In part one, I defined an ideal posture with the vertical plumbline and front-on symmetry. It's quickly worth noting that this ideal doesn't exist (or at least exists in so few individuals that I have never came across it) but is a great model to have in mind when training those with postural difficulties that require a clear notion of what progress with appear to be.

Today I'll talk a little about how we veer off the plumbline to something less than ideal.

There are various mechanisms and combinations of them that take us further away from our ideal posture that include the major two culprits that most people would cite if asked to:


Injury can affect how we hold ourselves in two primary ways:

  • By creating a major structural difference in our body. A serious break of, say, a leg can leave that leg shorter than the other. Resting posture can't be symmetrical with significantly asymmetrical structure.
  • Movement will temporarily change when tissues are damaged in order to protect the damaged area (eg. a sprained left ankle will have the sufferer unconsciously shift their weight towards their healthier right foot). In some cases, this temporary adaptation partially persists after the tissues have healed and the person will often unknowingly keep their now-superfluous injury protecting posture and movement habits.

Our daily routines can easily lead to habits without us knowing it. 

Taking myself as a personal example, through lots of secondary school and college, I carried a heavy bag on one shoulder. Unconsciously, it became more economical in some way to keep my bag-carrying posture even without my bag and to this day, the shoulder that I carried my bag on habitually remains higher than my other with my whole postural pattern set up to facilitate this pattern. Certain muscles hypertrophied and atrophied given years of continual use and underuse and I would hazard a guess that my bone structure themselves were also affected (loading bones with weight regularly will increase their density and depriving them of load will have the opposite effect).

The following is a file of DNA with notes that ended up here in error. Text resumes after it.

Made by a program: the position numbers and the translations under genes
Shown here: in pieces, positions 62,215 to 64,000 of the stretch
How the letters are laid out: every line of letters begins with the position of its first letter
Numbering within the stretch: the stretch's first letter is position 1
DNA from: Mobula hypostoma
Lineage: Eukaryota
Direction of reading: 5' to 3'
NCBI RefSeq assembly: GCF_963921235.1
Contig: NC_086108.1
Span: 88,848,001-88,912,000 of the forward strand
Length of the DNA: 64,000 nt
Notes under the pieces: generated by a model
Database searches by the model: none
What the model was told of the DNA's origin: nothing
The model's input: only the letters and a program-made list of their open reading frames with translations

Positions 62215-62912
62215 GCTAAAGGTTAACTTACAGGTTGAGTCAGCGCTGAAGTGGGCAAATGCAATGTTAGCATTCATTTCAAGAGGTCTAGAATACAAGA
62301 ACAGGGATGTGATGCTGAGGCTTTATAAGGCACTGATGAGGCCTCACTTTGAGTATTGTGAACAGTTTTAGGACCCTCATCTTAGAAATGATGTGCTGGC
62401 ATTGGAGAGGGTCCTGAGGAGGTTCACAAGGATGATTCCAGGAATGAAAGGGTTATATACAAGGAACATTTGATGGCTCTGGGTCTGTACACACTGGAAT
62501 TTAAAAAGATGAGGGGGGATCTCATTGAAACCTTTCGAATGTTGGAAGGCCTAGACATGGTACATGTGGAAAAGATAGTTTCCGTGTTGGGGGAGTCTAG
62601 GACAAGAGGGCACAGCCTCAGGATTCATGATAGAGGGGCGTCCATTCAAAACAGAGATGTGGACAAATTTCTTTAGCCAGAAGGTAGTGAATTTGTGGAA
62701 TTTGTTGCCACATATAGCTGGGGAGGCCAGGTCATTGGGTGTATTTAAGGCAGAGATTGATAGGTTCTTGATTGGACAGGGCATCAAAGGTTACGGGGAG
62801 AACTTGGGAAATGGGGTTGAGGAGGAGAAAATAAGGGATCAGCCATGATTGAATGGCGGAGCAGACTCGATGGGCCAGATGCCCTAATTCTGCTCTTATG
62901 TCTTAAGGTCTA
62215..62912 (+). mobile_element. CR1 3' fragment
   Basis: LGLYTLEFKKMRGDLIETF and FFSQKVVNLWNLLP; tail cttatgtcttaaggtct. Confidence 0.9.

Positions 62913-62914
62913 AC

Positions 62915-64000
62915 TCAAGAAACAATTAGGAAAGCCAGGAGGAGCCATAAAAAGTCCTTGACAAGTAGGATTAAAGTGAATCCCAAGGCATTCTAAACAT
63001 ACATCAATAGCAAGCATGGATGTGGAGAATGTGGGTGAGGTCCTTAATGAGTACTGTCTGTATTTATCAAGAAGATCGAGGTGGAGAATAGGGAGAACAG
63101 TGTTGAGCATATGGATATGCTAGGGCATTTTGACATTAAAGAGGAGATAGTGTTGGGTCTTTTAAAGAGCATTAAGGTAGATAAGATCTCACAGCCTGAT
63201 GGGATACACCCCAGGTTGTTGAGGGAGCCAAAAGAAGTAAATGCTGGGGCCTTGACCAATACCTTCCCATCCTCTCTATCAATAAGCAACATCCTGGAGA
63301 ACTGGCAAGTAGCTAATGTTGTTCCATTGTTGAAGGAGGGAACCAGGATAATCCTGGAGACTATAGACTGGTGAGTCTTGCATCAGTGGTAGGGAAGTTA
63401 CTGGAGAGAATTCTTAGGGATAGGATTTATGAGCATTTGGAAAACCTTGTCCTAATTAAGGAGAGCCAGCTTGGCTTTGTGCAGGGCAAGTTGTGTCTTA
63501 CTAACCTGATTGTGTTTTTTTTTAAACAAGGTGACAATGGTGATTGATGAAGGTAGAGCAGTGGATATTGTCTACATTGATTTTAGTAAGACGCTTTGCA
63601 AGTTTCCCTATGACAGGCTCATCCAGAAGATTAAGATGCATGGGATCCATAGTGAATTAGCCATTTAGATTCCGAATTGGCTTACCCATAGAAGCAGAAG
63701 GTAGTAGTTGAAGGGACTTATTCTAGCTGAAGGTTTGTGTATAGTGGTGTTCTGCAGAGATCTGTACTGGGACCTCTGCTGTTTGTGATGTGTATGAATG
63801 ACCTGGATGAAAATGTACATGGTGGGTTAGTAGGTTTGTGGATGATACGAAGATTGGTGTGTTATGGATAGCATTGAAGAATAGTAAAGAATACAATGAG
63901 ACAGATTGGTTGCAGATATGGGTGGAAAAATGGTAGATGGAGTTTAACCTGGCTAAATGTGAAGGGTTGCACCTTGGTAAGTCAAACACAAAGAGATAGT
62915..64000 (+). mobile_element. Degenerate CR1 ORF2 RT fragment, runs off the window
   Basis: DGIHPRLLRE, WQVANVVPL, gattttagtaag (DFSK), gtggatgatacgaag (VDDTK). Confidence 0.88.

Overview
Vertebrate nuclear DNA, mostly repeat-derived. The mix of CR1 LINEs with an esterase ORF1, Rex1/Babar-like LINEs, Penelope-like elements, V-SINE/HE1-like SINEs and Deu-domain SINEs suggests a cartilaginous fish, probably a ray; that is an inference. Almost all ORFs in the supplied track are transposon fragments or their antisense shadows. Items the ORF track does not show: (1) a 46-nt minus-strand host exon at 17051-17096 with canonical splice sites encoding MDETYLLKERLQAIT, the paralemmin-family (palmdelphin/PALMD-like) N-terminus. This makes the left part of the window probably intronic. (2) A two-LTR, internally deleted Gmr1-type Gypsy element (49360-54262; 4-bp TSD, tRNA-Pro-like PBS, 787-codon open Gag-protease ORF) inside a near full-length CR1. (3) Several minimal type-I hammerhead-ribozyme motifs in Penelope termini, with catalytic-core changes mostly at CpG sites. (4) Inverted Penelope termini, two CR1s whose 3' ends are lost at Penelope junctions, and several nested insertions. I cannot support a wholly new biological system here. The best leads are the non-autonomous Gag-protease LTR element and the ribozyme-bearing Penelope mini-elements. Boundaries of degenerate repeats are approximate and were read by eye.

To give another common example, heels on shoes (even small ones) build a habit in most of us while we don't even notice it. We get used to our Achilles tendons, soleus' and gastrocs in their regularly shortened positions, our shin muscles in regularly lengthened positions and our ankle joints in regular plantarflexed positions.

We are highly adaptive beings given so much experience and as a result we can easily end up with stiff or overly flexible ankles, knees, hips, spine, shoulders, necks and the rest.

As you'll see in the picture (if you're reading this article on the blog), suboptimal posture way off the plumbline brings with it collections of overactive and underactive muscles. The joints are also suboptimally aligned with one another and the sensory system is also a little off-kilter to make this organisation feel normal. To discuss one causing the other is a little like having the chicken and egg debate.

To get posture closer towards the plumbline and laterally symmetrical, the muscles, joints and nervous system are all involved.

More on creating a better posture in the next piece,


Arton Baleci
Float Sting - Sports Injury Rehab and Performance, Harley Street, London W1